By Arpan K. Banerjee
In May this year, the American Osler Society held a joint meeting with the London Osler Society and the Japanese Osler Society in Oxford at the Randolph Hotel. The Societies exist to perpetuate the memory of arguably one the most influential physicians of the early twentieth century, and to discuss topics related to Sir William Osler’s interests. It is fitting that this meeting was held in Oxford, where Osler spent his time as the Regius Professor of Medicine having transferred from another great seat of medical learning at Johns Hopkins Medical School in the United States.
Osler was interested in medical education (he produced his classic textbook, which ran to several editions) and set about trying to improve the education of future doctors. Osler’s other great legacy was his combination of superb clinical skills honed by experience not only on the wards but also in the laboratories, and his great interest in the humanities. Osler always tried to combine these two approaches in his work, and much of his writings and aphorisms are as relevant today as when they were first written. Medical students could read Aequanimitas today more than a century after it was written, and would profit from much of the advice to students within this volume of essays and addresses.
Osler had a great interest in the History of Medicine and helped found the history section of the Royal Society of Medicine in London. This scientific section has continued to flourish for over a century. He believed physicians should be well rounded and well read, and that medicine was a calling of both art and science. Although Osler was not against the idea of specialisation in medicine, he was a superb generalist and could manage both adult and child patients. He believed that doctors owed it to themselves to be well versed in the range of disease and illness afflicting mankind. His early interest in comparative pathology during his time at the Montreal Veterinary College prepared him well when dealing with infectious diseases which in the pre-antibiotic area were the scourge of the day, as compared with today in the West where degenerative diseases, cancers and diseases of longevity have overtaken infections as a major killer in the Western world.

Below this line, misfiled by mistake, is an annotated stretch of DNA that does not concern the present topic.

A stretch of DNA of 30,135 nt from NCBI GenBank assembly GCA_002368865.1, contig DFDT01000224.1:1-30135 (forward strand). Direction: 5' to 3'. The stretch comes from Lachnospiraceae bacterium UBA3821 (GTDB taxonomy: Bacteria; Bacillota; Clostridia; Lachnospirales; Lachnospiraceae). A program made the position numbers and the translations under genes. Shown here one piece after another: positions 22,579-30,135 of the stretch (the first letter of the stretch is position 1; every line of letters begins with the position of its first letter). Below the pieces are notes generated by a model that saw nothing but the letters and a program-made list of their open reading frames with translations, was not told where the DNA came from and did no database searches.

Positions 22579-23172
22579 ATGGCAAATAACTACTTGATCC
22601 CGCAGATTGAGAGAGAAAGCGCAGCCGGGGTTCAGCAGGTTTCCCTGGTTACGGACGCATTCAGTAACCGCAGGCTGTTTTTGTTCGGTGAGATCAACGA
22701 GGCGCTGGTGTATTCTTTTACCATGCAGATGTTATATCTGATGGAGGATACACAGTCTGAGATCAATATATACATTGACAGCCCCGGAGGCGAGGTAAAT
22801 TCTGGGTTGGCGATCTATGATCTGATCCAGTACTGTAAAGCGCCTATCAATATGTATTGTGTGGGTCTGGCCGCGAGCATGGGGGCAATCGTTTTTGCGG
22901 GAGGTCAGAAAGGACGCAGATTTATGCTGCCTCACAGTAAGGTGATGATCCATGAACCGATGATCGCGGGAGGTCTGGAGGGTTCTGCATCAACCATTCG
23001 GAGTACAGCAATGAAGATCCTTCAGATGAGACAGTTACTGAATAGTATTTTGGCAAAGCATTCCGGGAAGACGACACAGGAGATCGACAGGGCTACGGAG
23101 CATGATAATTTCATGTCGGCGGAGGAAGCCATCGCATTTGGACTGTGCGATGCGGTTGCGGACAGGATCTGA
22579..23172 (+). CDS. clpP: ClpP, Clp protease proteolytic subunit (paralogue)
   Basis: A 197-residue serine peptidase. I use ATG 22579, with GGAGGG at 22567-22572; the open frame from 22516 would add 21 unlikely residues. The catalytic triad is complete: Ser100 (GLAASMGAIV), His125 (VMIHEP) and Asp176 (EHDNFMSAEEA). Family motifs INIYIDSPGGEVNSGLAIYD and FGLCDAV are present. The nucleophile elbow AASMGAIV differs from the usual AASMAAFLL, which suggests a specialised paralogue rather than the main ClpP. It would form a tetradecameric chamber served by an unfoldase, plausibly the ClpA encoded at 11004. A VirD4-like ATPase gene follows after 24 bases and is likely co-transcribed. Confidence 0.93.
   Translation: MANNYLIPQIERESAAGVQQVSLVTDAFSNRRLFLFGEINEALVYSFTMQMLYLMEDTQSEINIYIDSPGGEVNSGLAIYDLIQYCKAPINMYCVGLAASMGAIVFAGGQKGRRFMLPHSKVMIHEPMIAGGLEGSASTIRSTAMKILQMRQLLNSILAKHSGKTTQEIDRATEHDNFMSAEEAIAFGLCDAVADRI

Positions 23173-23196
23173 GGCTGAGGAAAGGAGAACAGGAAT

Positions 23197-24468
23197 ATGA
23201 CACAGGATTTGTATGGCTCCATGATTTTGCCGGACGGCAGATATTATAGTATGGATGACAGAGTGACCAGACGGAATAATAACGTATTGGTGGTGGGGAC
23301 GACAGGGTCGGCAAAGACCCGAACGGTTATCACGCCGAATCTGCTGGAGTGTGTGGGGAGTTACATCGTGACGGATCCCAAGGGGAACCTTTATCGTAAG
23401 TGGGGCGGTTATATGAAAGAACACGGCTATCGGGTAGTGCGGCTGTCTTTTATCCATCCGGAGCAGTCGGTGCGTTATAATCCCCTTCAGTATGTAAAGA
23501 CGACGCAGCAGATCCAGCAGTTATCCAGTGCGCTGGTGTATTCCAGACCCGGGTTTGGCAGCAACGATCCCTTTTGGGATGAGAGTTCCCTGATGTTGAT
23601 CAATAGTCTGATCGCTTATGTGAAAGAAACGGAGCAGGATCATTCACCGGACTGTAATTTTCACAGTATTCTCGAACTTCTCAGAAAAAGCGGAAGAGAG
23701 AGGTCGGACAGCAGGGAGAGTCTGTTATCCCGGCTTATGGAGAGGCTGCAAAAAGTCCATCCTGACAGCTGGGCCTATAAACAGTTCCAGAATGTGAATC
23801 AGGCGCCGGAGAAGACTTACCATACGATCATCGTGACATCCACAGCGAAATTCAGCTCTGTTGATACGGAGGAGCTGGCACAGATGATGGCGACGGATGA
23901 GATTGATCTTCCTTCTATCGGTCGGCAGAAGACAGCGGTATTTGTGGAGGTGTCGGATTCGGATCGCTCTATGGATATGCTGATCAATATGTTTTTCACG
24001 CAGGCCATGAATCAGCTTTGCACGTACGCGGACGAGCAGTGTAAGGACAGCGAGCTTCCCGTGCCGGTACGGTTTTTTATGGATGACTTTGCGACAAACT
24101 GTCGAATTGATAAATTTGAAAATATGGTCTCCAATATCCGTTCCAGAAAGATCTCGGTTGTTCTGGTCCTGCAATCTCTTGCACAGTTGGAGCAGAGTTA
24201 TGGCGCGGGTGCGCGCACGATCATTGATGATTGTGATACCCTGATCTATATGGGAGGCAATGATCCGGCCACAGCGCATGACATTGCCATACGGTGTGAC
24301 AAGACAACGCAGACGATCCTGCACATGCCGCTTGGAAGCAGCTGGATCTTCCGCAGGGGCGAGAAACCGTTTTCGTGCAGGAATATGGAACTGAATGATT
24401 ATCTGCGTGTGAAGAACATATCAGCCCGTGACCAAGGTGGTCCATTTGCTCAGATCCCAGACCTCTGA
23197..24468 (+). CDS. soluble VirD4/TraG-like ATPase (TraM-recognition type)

The centenary of the Great War is 2014; it was Osler who started a campaign for the compulsory vaccination of soldiers for typhoid, publishing letters in the Times and The British Medical Journal on this topic. That year his literary output also included his Incunabula Medica, a study of 214 of the earliest printed medical books from 1467-1480. Although finished, it was not published until 1923, four years after his death.
Throughout the late twentieth century medicine has continued to super-specialize at an alarming pace throughout the world, driven by the rapid advances in medical diagnosis and treatment. X-rays were only invented in 1895, and the early part of the twentieth century began to see the introduction of chest x-rays into clinical practice. This was still a world away from CT scans, ultrasounds, and MRI scans, which are now de rigueur in the management of patients. Yet in spite of all this progress, disaffection with the medical profession seems rife. Could it be that the general physicians are going to make a comeback? Perhaps a more humanitarian approach to the patient is what is required again, maybe combined with the inexorable technical progress which will undoubtedly continue in the future. Osler would have been amused to see how the wheel of medical fashion has turned full circle.
Arpan K Banerjee qualified in medicine from St Thomas’s Hospital Medical School in London, UK and trained in Radiology at Westminster Hospital and Guys and St Thomas’s Hospital. In 2012 he was appointed Chairman of the British Society for the History of Radiology of which he is a founder member and council member. In 2011 he was appointed to the scientific programme committee of the Royal College Of Radiologists, London. He is the author/co-author of six books including the recent The History of Radiology.